It is of course not possible to know all the ins and outs of nonverbal transgressions in every country. On the other hand, it is certainly possible to be informed about the cultural practices in countries which we plan to visit or among local communities with whom we are likely to have contact. To the extent possible, we should act in accordance with the cultural expectations. That might mean taking off shoes before entering a home, or dressing more modestly then we would normally. On the other hand, we may oppose particular practices for religious, political, or philosophical reasons, and consciously refuse to adapt to local customs. That might mean, for example, women not accepting the prescribed cultural role in behavior, bearing, or dress expected in a particular culture. In general, it is good practice to anticipate nonverbal expectations to the degree possible. Even if we don't know the specifics of expectations in a given culture, we can certainly observe and learn. Burgoon's theory suggests that if we are well-intentioned, yet unaware of specific practices, it is likely others will be lenient in overlooking transgressions. In fact, it may be that expectations for foreigners in this regard are different than they are for natives. Koreans, for example, would likely not expect foreigners be familiar with the intricacies of bowing as they interface with Korean social hierarchies.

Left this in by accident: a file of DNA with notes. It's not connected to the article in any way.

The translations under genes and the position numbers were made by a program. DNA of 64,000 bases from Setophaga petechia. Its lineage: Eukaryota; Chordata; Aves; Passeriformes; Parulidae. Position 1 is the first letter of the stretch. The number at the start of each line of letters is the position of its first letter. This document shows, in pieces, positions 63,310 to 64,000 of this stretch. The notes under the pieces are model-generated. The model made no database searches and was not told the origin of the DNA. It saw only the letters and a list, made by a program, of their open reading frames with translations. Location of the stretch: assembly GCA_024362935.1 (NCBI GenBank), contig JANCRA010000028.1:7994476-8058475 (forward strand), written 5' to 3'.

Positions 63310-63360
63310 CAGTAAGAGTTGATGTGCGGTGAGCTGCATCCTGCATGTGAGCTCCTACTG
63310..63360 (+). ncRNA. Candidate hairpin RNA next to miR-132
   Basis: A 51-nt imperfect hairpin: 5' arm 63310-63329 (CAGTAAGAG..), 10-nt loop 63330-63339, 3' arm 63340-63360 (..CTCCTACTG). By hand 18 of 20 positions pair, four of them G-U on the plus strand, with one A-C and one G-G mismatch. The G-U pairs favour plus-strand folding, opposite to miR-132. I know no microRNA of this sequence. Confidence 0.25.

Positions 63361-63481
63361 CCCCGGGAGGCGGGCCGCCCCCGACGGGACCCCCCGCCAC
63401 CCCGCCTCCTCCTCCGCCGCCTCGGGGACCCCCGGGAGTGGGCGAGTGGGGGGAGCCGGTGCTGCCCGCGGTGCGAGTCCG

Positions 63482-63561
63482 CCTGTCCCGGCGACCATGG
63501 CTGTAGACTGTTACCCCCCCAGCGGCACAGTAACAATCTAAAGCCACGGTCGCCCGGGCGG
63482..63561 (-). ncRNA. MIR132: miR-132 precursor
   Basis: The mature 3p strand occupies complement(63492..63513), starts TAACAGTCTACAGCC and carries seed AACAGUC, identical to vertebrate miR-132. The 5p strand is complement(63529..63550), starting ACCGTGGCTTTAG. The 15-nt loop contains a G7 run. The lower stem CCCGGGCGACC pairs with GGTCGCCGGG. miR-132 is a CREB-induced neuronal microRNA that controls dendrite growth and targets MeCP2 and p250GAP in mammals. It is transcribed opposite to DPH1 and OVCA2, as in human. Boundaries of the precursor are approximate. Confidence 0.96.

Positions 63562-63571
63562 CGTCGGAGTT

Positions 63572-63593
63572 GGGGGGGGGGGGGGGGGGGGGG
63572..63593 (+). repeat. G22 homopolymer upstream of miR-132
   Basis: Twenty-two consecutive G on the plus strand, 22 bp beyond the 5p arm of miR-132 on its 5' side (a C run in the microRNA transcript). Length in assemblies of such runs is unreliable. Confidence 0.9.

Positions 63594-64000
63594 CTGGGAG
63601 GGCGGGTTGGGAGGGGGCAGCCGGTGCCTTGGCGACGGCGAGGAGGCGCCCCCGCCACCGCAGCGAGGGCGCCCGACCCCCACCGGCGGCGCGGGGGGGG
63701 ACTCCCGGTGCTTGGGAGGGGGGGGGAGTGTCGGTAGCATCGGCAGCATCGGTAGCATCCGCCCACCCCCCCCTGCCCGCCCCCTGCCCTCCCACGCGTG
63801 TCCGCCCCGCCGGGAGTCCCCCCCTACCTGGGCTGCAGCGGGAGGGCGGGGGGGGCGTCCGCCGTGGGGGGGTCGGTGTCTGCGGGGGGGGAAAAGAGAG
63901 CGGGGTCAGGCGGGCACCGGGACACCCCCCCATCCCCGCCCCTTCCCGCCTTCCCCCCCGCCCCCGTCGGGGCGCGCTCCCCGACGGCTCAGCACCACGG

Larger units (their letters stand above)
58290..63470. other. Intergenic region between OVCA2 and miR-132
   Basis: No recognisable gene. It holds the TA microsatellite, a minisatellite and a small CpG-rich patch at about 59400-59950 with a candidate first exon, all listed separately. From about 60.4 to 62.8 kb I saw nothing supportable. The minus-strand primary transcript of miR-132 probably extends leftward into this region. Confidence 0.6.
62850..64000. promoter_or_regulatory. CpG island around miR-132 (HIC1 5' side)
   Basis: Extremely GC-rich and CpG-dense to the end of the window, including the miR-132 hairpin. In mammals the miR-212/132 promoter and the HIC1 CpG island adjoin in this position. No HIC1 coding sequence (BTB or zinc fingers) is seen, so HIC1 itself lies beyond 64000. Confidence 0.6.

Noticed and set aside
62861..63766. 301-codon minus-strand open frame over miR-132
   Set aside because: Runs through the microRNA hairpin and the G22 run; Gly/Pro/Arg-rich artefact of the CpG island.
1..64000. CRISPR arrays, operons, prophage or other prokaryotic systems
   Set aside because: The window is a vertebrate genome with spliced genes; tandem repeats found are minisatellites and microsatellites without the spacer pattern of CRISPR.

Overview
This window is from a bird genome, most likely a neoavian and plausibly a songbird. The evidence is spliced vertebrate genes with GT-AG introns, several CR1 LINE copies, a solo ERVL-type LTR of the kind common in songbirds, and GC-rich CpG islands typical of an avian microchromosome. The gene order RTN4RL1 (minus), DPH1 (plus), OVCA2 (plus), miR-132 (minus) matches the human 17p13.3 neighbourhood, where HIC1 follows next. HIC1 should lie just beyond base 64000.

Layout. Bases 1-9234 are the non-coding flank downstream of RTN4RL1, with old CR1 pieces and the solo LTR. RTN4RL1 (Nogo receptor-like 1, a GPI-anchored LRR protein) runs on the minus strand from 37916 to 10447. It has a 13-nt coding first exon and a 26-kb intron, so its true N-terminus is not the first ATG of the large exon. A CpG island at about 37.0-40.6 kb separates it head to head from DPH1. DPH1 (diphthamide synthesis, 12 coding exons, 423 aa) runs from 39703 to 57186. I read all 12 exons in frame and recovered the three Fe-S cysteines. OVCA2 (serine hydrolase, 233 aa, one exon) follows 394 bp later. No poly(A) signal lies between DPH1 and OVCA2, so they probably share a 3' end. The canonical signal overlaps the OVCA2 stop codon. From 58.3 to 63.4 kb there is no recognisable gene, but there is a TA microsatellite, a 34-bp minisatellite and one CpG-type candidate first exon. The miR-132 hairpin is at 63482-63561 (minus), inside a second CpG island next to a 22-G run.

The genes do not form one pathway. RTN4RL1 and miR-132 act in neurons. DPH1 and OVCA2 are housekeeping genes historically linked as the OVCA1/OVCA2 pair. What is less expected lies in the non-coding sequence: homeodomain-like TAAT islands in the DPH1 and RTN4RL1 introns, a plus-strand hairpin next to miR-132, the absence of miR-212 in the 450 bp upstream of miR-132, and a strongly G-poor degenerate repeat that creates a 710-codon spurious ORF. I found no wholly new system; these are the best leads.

Suggestions for Communicating Nonverbally Across Cultures
Here are some considerations in respect to nonverbal communication in intercultural encounters:
– Be cautious in making assumptions based on nonverbal actions. The same gestures may have quite different meanings in different cultures. We often tend to assume body language and gestures are universal, but that is not the case.